Anyhow, back to the waterfalls which make up the largest waterfall system in the world. We carried along the pathways and reached the suspended, metal walkway taking us over to the middle of the Devil's Throat canyon. Oh my! Imagine being in the middle of a giant, u-shaped ravine with waterfalls plummeting over 70m surrounding you. You get wet. Very wet and oh so refreshing in the scorching heat.
We made our way back with big grins on our faces. We had heard that the Argentinian side is even better than the Brazilian side but just could not envisage that this was possible. We will have to decide for ourselves tomorrow.
We finally reached our Airbnb after a leisurely drive through passport control, getting a large wodge of pesos and two Sims. Our host greeted us warmly but seemed tired. She runs the place nearly single-handedly, looking after guests in five rooms, plus her 6 cats and 7 dogs. We can see that this place was, at one point, fabulous, however now it is looking tired. The door didn’t have a handle, so we needed to lift it and slide it from the bottom each time we opened or closed it and also had to ask to put the pump on each time we wanted a shower. The kitchen definitely had seen better days, with the bottom hinge of the fridge broken and held in place with a block of wood. It seemed more like a hostel for #grownuptravellers; our 2nd in a week. Oh well, the room was large, and our host’s homely, comfortable manner made up for the ramshackle charm of the place.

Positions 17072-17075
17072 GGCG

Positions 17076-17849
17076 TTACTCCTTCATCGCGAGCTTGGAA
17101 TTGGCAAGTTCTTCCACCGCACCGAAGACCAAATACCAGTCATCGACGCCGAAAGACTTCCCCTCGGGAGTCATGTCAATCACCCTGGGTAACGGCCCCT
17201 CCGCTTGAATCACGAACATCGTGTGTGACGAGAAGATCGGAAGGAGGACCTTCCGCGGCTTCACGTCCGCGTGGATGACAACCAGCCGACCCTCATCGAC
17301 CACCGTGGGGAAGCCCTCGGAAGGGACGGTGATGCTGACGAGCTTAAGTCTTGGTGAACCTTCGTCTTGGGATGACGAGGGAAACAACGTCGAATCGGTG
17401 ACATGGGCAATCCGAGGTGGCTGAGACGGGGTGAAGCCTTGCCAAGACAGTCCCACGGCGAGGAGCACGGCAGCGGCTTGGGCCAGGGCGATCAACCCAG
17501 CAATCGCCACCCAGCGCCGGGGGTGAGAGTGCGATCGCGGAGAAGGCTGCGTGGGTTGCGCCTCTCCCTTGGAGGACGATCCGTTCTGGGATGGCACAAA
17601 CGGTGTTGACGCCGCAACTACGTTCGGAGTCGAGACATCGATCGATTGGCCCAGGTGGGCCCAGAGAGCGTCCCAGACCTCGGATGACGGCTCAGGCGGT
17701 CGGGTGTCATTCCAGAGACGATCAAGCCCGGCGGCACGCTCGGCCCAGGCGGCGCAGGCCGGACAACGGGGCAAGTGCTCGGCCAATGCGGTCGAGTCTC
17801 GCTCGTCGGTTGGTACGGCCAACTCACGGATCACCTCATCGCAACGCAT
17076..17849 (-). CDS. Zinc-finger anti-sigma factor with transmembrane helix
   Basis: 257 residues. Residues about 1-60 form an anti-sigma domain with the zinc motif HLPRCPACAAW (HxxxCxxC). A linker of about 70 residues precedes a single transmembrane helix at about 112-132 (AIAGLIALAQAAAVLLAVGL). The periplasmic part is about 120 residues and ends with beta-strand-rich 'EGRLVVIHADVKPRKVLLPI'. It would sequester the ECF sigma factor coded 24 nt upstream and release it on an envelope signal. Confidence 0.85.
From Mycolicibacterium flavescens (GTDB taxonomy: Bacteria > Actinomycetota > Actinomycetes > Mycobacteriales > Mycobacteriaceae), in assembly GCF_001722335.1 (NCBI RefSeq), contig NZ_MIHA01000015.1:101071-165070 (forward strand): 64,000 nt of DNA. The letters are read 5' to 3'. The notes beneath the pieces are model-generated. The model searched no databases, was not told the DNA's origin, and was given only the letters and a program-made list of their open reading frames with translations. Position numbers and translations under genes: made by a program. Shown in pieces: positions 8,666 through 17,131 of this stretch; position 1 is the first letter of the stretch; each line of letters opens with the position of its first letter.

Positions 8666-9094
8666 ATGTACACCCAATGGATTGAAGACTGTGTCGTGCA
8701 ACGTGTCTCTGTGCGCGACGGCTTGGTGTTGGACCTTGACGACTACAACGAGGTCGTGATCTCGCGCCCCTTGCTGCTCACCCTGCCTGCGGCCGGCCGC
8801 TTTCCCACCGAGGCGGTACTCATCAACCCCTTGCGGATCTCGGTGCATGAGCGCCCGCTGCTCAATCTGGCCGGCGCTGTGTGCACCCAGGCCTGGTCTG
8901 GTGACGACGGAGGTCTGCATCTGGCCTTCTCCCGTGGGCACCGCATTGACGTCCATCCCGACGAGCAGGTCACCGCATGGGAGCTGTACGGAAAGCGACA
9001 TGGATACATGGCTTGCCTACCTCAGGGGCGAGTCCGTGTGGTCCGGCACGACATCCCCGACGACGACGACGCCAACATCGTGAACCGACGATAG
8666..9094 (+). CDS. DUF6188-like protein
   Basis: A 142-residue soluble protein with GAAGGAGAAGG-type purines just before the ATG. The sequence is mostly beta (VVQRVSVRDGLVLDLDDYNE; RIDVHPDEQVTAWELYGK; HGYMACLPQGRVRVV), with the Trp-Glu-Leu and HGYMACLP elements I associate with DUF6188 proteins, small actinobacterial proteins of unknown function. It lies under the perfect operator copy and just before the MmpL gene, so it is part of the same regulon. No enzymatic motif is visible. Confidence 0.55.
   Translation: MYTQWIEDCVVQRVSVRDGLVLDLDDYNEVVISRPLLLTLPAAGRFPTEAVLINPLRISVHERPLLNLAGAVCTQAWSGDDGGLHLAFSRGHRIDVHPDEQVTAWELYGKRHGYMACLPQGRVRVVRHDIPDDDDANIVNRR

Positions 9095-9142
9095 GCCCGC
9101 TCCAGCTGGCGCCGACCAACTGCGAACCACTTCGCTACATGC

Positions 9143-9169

We got chatting to a lovely young lady from Chile called Fer who now lives in Buenos Aires. She was just about to visit the Mbyá Guarani community, who are the original inhabitants of the Atlantic Forest here and invited us along. We jumped at the chance. It turned out that the taxi driver, Christian, knew the tribe well and when we arrived, introduced us to one of the elders, who gave us a huge hug. What a lovely greeting. He then went off to find Loruah, one of the tribe members who could speak a tiny bit of English.